This disgrace was some combination of apathy by the faculty, fear of reprisal by the students and conspiracy by the bigots. The result is two-fold: (1) What was likely a perfectly good law review is forever tarnished. (2) The bigots now have yet another opportunity to lie about how “scholarly research shows…”'
Now I know folks at the UND School of Law and the people I'm acquainted with there are not of the ilk that put this out.
Where was everyone while this issue was being put together though, I wonder?
I want to end with something from the blog IMPERFECT DELIGHT.
"It should be a disgrace for a professional organization to link gay marriage to bestiality, Nazism, and ethnic cleansing and every citizen, no matter how they feel about gay marriage, should be outraged that the North Dakota Law Review was used as a forum for hate speech."
To contact the North Dakota Law Review:
North Dakota Law ReviewUniversity of North DakotaSchool of LawP.O. Box 9003Grand Forks, ND firstname.lastname@example.org
Editor in Chief: (701) 777-2272Law Review Office: (701) 777-2941
The following is from the Grand Forks, North Dakota Herald.
Legal community in uproar over N.D. Law Review issue
BISMARCK — Some North Dakota attorneys are outraged over the latest North Dakota Law Review, saying a scholarly publication was simply hijacked by national religious right activists bent on stopping gay marriage.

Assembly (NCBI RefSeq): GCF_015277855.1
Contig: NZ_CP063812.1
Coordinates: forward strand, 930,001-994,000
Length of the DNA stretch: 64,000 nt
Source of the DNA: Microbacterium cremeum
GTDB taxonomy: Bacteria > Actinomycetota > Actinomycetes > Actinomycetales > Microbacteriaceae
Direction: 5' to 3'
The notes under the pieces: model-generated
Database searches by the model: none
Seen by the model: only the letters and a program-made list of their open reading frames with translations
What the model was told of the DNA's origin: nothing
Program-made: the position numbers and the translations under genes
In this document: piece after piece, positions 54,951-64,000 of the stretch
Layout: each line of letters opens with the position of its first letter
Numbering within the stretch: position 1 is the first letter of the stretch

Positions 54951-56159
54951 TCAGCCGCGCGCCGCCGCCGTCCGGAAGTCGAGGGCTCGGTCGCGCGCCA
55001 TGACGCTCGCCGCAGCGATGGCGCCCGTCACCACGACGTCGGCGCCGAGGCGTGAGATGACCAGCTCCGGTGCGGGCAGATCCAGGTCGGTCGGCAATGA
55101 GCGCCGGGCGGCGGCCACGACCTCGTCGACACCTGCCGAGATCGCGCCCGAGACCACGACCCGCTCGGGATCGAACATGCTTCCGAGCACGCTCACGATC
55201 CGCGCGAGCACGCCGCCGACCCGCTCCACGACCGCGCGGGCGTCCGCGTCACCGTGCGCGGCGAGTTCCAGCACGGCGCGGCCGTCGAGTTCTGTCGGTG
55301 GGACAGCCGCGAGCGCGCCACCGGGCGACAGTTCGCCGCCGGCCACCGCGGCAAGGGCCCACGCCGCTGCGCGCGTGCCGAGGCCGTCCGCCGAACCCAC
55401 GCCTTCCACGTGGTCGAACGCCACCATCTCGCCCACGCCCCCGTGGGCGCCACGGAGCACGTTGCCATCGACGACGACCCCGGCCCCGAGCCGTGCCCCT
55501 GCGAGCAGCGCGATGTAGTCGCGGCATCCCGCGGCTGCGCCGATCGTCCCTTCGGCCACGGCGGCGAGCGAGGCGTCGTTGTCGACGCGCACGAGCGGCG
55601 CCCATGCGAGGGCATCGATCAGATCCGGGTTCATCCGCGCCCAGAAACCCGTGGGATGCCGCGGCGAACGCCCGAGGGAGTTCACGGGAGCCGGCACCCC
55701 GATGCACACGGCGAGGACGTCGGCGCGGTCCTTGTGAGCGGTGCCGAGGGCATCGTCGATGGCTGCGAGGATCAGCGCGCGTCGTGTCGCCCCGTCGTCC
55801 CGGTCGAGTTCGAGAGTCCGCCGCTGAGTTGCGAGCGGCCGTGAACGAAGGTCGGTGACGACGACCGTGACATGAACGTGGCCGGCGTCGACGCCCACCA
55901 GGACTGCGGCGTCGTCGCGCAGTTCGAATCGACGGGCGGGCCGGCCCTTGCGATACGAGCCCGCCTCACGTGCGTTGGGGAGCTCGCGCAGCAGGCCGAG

One, Fargo family law attorney Mike Gjesdahl, accuses the Law Review in a widely distributed e-mail of “passing off editorializing and theological perspective as academic work . . . (and) bringing shame upon us.”
Another, Tom Tuntland, Mandan, N.D., pledged to “chip in money, time and support” for an action to counter the issue, such as publishing a special issue.
“This is a law review that’s supposed to be a scholarly journal,” he said in an interview. “It’s nowhere near scholarly. By publishing those with an ax to grind, he said, North Dakota’s publication becomes a tool that gives them license to spread their beliefs.
By Wednesday, lawyers’ protests had become so passionate and widespread that UND Law School Dean Paul LeBel posted a disclaimer on the school’s Web site assuring the legal community that “the university and the School of Law are welcoming and inclusive educational communities.”
The Law Review is published quarterly by students at the UND Law School and is the official journal of the State Bar Association of North Dakota. Its latest issue, Volume 83, No. 4, is a symposium issue — that is, a collection of articles on one topic — on family law. It was published about two weeks ago.
“I was appalled to see almost the entire issue authored by a very narrow, biased and distorted view of the law,” wrote Grand Forks attorney Mary Seaworth to the state bar’s executive director, William Neumann. “To publish such a biased issue appears to be a serious error of judgment.”